This implies that only by defining a meeting or event as religious in character, even if only taking place in ‘temporarily occupied premises’, for example a lecture theatre, the organiser is relieved of the equality duty. As it stands, anything from merely talking about ‘religious practice or principles’ or ‘engaging with the framework of the religion’, or even a simple interfaith gathering falls in that category.
Thus, what is nothing but effective gender segregation is not unlawful, as long as the organiser can argue that it is “necessary to avoid conflicting with the convictions of a significant number of the religion’s followers”, thereby opening the door for small groups of ultra-conservatives to define what is permissible for the majority. Evidence for what happens when so-called ‘conflicts of convictions’ break loose within a religious community is plentiful, with the most extreme and aggressive voicesdominating the tone of the debate, thereby sidelining those who work hard to reconcile their religious convictions with equality principles, especially women and LGBTQs.
Most concerningly, religious organisations can also restrict membership on the basis of religion, belief or even sexual orientation:
“Non-commercial religious organisations when undertaking defined religious activities are also permitted to restrict their membership and the use of their premises on the basis of religion or belief or sexual orientation, subject to satisfying certain conditions. […] They can also restrict both participation in their activities (whether on or off their premises) and also access to the goods, facilities and services that they supply to individuals of the same religion and belief subject to the same conditions.”
Interpreted narrowly, as it undoubtedly will be, this would mean that a religious student society is able to set the premise that they are, for example, for ‘true Christians’ or ‘true Muslims’ only, and then define what “Christians” or “Muslims” really are, restricting access, services and membership to only those they consider to be of ‘genuine’ belief.
This is not a theoretical point. Of course, what is ‘Christian’ or ‘Muslim’ really is up for debate, with many Protestants not accepting Catholics as Christians (or vice versa), and some Sunni Muslims not accepting Shias, Ahmadiyyas or Alevites as ‘true’ Muslims, as it is reportedly also customary in some British universities like Queen Mary or Imperial.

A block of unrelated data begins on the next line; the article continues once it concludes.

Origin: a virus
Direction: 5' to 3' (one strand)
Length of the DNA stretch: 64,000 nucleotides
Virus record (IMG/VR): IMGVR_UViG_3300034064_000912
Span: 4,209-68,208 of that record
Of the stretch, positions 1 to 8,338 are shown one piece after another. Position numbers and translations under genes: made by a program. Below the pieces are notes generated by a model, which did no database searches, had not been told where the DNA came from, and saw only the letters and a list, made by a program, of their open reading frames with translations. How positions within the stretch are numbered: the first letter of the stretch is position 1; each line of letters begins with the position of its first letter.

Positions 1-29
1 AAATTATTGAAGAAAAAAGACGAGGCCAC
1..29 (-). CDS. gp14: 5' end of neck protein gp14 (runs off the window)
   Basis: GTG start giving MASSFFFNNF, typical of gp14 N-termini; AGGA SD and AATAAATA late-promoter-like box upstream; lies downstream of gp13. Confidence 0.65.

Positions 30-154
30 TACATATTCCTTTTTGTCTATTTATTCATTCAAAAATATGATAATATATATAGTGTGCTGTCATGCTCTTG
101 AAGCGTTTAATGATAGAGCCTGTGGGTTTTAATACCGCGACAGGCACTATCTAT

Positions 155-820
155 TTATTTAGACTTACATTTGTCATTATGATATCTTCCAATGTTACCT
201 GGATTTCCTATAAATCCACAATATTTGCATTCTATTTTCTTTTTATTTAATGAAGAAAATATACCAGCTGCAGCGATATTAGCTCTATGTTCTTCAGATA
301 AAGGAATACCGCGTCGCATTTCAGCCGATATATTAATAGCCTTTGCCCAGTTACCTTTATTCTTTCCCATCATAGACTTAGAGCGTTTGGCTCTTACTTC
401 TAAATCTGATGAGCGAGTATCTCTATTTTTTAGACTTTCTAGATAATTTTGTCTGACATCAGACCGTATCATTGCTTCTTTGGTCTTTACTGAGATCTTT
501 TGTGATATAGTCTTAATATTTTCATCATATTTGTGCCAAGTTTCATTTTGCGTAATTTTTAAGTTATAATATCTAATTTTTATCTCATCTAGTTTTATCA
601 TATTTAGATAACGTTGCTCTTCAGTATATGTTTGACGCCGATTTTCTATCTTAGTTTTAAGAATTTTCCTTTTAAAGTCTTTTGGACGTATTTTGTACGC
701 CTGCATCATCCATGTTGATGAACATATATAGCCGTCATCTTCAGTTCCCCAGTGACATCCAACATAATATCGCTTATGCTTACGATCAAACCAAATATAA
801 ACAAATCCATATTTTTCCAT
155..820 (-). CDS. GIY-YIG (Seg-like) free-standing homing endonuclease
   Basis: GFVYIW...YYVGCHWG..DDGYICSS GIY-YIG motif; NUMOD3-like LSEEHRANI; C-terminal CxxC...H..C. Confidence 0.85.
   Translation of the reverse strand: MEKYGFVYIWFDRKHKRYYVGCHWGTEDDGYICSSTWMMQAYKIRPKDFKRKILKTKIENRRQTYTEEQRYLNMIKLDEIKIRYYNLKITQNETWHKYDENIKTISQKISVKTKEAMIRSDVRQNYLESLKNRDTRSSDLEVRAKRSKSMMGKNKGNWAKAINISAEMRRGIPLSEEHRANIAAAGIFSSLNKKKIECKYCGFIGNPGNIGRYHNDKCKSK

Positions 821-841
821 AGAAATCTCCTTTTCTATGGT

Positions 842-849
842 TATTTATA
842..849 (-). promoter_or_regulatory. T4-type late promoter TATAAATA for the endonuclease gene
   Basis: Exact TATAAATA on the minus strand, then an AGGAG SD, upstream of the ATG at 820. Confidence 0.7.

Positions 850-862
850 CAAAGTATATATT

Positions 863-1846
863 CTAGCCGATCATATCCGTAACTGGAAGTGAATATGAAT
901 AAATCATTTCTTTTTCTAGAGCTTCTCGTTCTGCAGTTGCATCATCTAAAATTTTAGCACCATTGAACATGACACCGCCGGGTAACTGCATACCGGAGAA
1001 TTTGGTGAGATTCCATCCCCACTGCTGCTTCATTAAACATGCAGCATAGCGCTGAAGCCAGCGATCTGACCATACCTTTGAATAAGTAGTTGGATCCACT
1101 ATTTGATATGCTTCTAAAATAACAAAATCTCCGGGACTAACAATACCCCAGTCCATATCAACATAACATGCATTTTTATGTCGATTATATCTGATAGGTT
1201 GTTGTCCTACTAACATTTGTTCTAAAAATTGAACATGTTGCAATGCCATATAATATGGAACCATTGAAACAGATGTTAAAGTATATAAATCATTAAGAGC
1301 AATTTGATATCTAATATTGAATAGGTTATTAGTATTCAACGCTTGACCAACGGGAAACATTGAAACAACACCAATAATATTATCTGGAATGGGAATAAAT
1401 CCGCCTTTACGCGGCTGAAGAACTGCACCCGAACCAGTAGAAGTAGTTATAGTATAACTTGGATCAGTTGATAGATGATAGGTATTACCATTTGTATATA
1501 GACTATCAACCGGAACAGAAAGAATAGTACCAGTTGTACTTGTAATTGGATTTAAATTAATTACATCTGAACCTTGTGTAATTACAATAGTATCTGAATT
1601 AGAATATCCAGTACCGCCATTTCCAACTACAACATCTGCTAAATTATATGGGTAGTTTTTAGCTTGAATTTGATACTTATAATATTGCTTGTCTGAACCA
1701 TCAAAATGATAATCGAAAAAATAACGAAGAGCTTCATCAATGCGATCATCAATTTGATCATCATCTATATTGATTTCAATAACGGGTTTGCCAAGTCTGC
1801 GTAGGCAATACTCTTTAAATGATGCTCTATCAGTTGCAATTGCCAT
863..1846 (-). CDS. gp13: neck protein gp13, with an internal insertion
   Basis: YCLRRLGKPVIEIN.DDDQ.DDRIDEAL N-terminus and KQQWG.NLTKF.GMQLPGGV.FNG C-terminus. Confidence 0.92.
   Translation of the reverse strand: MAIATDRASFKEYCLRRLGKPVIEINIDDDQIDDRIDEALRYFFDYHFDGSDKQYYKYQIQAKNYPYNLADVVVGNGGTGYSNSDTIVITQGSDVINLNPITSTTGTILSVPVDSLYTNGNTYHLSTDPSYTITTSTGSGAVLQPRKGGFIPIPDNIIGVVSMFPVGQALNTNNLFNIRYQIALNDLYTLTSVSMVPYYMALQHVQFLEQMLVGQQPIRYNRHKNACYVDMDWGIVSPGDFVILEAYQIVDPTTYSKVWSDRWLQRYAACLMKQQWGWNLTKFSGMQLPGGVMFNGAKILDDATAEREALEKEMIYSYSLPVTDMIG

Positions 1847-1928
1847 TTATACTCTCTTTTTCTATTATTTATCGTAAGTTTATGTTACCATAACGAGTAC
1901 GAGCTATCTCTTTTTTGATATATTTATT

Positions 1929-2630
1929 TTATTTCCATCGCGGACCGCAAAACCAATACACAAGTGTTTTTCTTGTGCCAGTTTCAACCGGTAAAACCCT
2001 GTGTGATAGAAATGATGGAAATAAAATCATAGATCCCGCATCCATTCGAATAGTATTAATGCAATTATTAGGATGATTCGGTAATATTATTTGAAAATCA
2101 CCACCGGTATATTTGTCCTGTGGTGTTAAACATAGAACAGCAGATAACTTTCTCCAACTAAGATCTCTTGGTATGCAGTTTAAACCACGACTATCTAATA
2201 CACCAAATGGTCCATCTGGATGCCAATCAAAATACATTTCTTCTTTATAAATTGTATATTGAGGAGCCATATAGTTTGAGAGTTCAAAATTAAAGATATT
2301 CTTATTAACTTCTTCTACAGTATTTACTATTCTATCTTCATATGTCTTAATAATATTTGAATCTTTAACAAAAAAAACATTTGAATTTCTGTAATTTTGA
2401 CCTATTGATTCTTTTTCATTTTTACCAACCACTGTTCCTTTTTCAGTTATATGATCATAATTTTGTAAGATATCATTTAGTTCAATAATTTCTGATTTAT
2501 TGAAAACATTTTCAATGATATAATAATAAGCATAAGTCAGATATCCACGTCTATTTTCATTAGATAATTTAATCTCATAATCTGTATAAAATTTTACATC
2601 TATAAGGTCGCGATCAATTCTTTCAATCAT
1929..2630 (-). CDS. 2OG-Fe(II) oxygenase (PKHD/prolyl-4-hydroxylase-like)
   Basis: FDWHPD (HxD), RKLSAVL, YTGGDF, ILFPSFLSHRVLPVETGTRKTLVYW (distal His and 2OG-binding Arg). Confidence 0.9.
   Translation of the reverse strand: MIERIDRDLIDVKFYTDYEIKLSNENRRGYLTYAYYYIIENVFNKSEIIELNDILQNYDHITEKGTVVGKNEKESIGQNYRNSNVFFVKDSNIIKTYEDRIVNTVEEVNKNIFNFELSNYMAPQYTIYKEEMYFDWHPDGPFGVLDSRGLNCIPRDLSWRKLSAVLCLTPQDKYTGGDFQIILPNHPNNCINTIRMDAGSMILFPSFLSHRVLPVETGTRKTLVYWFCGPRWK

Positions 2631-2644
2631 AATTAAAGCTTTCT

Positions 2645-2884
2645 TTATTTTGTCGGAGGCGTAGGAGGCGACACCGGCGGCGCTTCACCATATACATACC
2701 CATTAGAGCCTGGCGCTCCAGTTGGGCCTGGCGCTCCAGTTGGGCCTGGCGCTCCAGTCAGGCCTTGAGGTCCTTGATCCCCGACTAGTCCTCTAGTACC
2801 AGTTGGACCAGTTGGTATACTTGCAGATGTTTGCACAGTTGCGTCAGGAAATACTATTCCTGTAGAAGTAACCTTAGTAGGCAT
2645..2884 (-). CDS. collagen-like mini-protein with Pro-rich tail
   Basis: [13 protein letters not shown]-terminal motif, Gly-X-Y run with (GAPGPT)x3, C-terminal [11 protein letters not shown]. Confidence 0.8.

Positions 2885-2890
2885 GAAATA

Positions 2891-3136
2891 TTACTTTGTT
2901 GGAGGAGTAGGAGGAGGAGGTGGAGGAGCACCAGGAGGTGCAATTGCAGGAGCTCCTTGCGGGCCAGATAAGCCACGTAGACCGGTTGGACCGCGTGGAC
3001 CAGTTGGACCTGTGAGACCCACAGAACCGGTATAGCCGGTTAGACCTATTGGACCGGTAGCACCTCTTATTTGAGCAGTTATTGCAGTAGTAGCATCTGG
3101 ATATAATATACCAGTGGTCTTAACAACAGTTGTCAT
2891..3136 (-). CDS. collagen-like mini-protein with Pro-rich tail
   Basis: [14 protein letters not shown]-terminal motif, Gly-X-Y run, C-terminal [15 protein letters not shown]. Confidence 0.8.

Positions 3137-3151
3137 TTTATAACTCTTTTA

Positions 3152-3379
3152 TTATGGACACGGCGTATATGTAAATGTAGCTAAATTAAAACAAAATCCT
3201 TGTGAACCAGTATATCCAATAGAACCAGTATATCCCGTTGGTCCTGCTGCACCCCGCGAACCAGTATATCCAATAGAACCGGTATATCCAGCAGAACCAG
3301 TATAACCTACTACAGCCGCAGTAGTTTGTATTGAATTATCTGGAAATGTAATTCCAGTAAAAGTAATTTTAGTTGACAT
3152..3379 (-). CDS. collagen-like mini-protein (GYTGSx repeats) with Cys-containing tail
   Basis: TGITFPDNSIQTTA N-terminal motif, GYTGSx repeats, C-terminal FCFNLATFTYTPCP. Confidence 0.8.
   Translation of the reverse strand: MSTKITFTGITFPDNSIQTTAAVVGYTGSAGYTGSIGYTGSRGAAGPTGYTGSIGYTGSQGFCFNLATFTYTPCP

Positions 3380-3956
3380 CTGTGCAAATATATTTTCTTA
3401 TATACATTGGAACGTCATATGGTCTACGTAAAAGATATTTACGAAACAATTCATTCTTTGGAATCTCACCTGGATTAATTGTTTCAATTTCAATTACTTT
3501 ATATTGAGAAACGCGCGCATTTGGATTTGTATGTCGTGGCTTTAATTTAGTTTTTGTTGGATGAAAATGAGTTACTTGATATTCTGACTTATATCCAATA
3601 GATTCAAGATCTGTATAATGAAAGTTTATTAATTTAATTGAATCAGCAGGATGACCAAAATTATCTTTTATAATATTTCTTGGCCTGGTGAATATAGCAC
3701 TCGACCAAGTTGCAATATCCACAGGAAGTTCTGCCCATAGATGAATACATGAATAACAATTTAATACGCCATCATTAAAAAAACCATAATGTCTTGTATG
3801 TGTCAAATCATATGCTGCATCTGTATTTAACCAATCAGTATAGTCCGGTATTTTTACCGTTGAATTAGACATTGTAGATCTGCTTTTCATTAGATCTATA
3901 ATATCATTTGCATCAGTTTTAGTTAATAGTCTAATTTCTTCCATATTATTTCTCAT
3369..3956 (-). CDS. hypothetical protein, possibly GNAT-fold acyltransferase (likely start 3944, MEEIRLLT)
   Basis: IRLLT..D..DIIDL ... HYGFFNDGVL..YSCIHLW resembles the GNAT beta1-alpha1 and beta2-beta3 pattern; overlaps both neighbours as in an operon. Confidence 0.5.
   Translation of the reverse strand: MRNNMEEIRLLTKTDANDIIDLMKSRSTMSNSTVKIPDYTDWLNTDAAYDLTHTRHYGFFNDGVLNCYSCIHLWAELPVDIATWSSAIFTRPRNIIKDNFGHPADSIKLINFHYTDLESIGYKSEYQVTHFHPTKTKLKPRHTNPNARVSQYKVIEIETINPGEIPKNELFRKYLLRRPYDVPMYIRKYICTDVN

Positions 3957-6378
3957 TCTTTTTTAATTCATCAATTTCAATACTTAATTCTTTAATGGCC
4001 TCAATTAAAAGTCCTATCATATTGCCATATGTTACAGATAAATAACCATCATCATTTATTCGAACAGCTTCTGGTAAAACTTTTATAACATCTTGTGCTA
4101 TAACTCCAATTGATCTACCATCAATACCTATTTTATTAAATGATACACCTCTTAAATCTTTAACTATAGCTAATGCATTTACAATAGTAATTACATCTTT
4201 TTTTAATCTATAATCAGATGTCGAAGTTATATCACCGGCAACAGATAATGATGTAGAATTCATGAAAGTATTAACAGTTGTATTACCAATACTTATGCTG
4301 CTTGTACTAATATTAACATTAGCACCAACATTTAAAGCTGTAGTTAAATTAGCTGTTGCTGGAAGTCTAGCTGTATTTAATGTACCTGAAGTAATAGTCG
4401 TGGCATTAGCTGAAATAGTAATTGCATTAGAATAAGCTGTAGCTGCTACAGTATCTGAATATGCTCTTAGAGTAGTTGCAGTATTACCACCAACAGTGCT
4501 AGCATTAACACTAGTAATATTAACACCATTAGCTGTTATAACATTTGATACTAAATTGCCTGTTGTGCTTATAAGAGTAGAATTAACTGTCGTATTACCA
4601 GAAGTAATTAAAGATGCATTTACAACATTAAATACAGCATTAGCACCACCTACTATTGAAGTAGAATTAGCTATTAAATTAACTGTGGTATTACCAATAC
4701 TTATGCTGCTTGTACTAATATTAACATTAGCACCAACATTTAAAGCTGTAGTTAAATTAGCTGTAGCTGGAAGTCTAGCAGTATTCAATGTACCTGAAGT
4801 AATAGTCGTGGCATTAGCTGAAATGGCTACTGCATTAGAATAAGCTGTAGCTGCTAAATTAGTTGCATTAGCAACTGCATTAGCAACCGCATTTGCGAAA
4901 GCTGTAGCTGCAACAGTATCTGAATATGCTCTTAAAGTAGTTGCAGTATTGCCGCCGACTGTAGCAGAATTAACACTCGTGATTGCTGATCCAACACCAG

Most worryingly, this includes exemptions on the basis of sexual orientation, leading to a situation where religious student societies could potentially deny gay students for instance access to prayer rooms based on their sexual orientation.
The ideology of ‘multi-faithism’
The EHRC – although undoubtedly restricted by the legal framework – has thus produced an inconsistent and contradictory document that gives leeway for interpretation that the proponents of gender, sexual and religious segregation will readily be able to exploit. Of course, the legal situation in the UK is not the responsibility of the EHRC, but the outcome of a political process that, according toPragna Patel, has culminated in the “use of religion as the main basis for social identity and mobilisation”. Welcome to the world of “multi-faithism”.
Few commentators seem to see the deep irony of a prime minister who publiclycondemns religious gender segregation, yet explicitly rejects state neutrality in faith matters and prides himself in running the ‘most pro-faith government in the West‘. Unsurprisingly, the numerous hardline religious organisations that have everything on their minds but equality are deeply grateful for so much assistance with their sectarian agenda.
With this inherently incongruous ruling of the EHRC, we are likely to see not less, but more gender segregation at universities. As has become apparent in recent months, this issue is also far from restricted to higher education. Those who suffer most will be – mainly religious – students who are already struggling to defend their need for equality in the face of increasingly vociferous demands from self-appointed or government courted ‘community leaders’.
Rather than extending a helping hand to further legitimise religious exemptions from equality legislation through interpreting the law, the Equality and Human Rights Commission should have remained true to its founding principles and denounced a legislation that propagates equality in principle, but all but equality once the term ‘religion’ is thrown in. Equality is a human right that cannot be ‘exempted away’ – especially when this means providing cover for the multi-faithist ideology of a political class that is so much about faith and so little about basic human rights, including the right to practice one’s religion without being subject to gender discrimination.